Java Language Installing Java (Standard Edition) Selecting an appropriate Java SE release


Example

There have been many releases of Java since the original Java 1.0 release in 1995. (Refer to Java version history for a summary.) However most releases have passed their official End Of Life dates. This means that the vendor (typically Oracle now) has ceased new development for the release, and no longer provides public / free patches for any bugs or security issues. (Private patch releases are typically available for people / organizations with a support contract; contact your vendor's sales office.)

In general, the recommended Java SE release for use will be the latest update for the latest public version. Currently, this means the latest available Java 8 release. Java 9 is due for public release in 2017. (Java 7 has passed its End Of Life and the last public release was in April 2015. Java 7 and earlier releases are not recommended.)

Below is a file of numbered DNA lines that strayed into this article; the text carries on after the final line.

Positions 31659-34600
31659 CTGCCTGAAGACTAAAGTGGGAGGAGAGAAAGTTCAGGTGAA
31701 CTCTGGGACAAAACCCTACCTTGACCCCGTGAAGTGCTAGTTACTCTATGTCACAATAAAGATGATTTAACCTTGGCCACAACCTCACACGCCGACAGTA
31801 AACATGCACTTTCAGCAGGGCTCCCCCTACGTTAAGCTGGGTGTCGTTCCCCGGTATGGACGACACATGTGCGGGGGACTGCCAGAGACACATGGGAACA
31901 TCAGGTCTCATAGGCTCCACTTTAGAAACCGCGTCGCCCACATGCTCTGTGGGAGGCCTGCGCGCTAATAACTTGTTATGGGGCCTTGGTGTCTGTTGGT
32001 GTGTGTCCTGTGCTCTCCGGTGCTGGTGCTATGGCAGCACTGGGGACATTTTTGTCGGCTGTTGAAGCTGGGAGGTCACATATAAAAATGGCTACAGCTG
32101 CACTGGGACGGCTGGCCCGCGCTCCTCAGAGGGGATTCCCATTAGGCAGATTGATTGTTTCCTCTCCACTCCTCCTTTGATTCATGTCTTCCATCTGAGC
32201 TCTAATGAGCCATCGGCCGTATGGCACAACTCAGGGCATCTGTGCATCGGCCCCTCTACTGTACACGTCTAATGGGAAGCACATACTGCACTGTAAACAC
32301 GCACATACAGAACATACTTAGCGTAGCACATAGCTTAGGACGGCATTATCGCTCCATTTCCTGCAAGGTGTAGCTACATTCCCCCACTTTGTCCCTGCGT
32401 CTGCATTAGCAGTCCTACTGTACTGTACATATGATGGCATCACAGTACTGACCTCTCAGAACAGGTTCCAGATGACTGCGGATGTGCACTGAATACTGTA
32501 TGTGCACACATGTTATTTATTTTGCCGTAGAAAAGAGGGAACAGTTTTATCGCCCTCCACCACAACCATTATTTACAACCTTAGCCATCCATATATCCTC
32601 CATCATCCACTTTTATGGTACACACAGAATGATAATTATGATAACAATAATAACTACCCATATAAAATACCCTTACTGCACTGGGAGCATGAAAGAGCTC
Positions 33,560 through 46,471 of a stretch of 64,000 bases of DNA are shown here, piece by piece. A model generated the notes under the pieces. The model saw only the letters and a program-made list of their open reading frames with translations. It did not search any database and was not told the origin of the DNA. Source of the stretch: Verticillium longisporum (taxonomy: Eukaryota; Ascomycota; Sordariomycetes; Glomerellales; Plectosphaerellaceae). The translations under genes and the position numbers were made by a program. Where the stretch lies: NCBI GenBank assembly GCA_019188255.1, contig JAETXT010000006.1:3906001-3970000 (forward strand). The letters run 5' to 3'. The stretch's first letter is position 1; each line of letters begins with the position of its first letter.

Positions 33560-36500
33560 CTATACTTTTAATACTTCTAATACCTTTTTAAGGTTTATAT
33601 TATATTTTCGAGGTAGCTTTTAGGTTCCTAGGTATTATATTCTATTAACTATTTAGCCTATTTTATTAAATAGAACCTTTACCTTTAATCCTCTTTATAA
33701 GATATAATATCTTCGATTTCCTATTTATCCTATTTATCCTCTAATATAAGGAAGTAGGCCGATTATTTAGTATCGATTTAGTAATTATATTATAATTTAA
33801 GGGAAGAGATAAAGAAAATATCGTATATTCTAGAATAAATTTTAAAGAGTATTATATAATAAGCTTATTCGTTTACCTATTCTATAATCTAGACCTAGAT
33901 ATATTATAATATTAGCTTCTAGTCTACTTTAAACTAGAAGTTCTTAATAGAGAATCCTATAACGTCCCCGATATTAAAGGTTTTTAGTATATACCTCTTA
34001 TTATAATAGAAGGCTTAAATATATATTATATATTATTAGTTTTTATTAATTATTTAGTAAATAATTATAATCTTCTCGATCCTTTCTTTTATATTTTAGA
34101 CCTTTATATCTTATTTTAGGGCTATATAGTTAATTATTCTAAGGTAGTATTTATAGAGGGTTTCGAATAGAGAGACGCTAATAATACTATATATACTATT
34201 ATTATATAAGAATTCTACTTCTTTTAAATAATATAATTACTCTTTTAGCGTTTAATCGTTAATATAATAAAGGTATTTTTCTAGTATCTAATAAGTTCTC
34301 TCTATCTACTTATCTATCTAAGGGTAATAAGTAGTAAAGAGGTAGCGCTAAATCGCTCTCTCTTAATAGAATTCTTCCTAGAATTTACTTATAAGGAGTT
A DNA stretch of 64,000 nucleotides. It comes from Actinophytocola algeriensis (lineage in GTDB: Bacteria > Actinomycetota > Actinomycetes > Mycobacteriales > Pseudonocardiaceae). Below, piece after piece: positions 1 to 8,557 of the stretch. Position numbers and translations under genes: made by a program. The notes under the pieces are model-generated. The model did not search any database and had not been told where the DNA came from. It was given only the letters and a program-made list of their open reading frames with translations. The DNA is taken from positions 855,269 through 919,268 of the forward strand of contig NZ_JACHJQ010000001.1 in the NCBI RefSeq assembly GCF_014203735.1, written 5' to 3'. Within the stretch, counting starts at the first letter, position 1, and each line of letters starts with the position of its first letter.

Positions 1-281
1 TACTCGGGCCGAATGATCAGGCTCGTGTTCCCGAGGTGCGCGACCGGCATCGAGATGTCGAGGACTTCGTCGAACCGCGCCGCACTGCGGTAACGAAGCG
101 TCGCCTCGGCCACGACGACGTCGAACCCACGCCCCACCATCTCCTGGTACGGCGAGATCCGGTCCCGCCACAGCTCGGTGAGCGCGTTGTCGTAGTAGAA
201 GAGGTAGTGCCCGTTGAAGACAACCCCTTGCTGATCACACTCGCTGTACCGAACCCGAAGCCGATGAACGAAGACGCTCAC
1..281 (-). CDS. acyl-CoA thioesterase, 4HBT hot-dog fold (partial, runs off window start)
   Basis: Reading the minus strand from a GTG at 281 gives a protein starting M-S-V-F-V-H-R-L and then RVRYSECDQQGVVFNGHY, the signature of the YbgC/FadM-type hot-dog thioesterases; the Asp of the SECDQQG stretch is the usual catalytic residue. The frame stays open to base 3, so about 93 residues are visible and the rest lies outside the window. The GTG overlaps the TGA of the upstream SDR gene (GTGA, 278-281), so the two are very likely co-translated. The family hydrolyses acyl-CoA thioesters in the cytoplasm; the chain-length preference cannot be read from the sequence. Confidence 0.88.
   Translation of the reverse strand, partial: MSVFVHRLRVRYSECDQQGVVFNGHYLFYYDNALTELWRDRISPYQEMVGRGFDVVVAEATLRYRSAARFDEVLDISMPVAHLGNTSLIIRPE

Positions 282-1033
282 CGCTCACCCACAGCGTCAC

This recommendation applies for all new Java development, and anyone learning Java. It also applies to people who just want to run Java software provided by a third-party. Generally speaking, well-written Java code will work on a newer release of Java. (But check the software's release notes, and contact the author / supplier / vendor if you have doubts.)

If you are working on an older Java codebase, you would be advised to ensure that your code runs on the latest release of Java. Deciding when to start using the features of newer Java releases is more difficult, as this will impact your ability to support customers who are unable or unwilling their Java installation.